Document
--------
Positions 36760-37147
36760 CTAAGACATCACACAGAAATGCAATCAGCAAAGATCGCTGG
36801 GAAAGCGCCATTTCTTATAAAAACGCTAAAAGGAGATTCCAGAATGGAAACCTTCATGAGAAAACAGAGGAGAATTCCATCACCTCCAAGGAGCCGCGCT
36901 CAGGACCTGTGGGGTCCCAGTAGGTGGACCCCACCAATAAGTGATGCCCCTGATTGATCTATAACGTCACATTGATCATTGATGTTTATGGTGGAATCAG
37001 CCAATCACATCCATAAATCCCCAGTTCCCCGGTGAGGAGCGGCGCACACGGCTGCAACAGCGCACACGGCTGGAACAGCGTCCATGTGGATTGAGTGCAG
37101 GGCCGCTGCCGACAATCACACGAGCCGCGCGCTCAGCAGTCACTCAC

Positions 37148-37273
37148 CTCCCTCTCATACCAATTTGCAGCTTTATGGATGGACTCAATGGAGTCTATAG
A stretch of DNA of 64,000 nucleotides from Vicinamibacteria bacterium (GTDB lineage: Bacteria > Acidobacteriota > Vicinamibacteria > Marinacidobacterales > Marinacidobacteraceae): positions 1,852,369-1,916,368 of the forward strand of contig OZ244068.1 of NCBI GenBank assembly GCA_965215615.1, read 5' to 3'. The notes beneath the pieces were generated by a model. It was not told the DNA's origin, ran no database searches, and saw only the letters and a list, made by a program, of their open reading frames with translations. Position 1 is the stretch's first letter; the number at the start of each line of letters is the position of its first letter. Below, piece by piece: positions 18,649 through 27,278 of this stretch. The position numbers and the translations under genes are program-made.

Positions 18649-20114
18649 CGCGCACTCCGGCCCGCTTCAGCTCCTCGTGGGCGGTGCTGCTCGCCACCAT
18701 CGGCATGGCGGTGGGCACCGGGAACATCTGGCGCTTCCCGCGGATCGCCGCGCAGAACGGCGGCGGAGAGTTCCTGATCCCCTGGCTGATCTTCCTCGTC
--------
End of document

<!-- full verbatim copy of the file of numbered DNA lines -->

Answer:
Positions 36760-37147
36760 CTAAGACATCACACAGAAATGCAATCAGCAAAGATCGCTGG
36801 GAAAGCGCCATTTCTTATAAAAACGCTAAAAGGAGATTCCAGAATGGAAACCTTCATGAGAAAACAGAGGAGAATTCCATCACCTCCAAGGAGCCGCGCT
36901 CAGGACCTGTGGGGTCCCAGTAGGTGGACCCCACCAATAAGTGATGCCCCTGATTGATCTATAACGTCACATTGATCATTGATGTTTATGGTGGAATCAG
37001 CCAATCACATCCATAAATCCCCAGTTCCCCGGTGAGGAGCGGCGCACACGGCTGCAACAGCGCACACGGCTGGAACAGCGTCCATGTGGATTGAGTGCAG
37101 GGCCGCTGCCGACAATCACACGAGCCGCGCGCTCAGCAGTCACTCAC

Positions 37148-37273
37148 CTCCCTCTCATACCAATTTGCAGCTTTATGGATGGACTCAATGGAGTCTATAG
A stretch of DNA of 64,000 nucleotides from Vicinamibacteria bacterium (GTDB lineage: Bacteria > Acidobacteriota > Vicinamibacteria > Marinacidobacterales > Marinacidobacteraceae): positions 1,852,369-1,916,368 of the forward strand of contig OZ244068.1 of NCBI GenBank assembly GCA_965215615.1, read 5' to 3'. The notes beneath the pieces were generated by a model. It was not told the DNA's origin, ran no database searches, and saw only the letters and a list, made by a program, of their open reading frames with translations. Position 1 is the stretch's first letter; the number at the start of each line of letters is the position of its first letter. Below, piece by piece: positions 18,649 through 27,278 of this stretch. The position numbers and the translations under genes are program-made.

Positions 18649-20114
18649 CGCGCACTCCGGCCCGCTTCAGCTCCTCGTGGGCGGTGCTGCTCGCCACCAT
18701 CGGCATGGCGGTGGGCACCGGGAACATCTGGCGCTTCCCGCGGATCGCCGCGCAGAACGGCGGCGGAGAGTTCCTGATCCCCTGGCTGATCTTCCTCGTC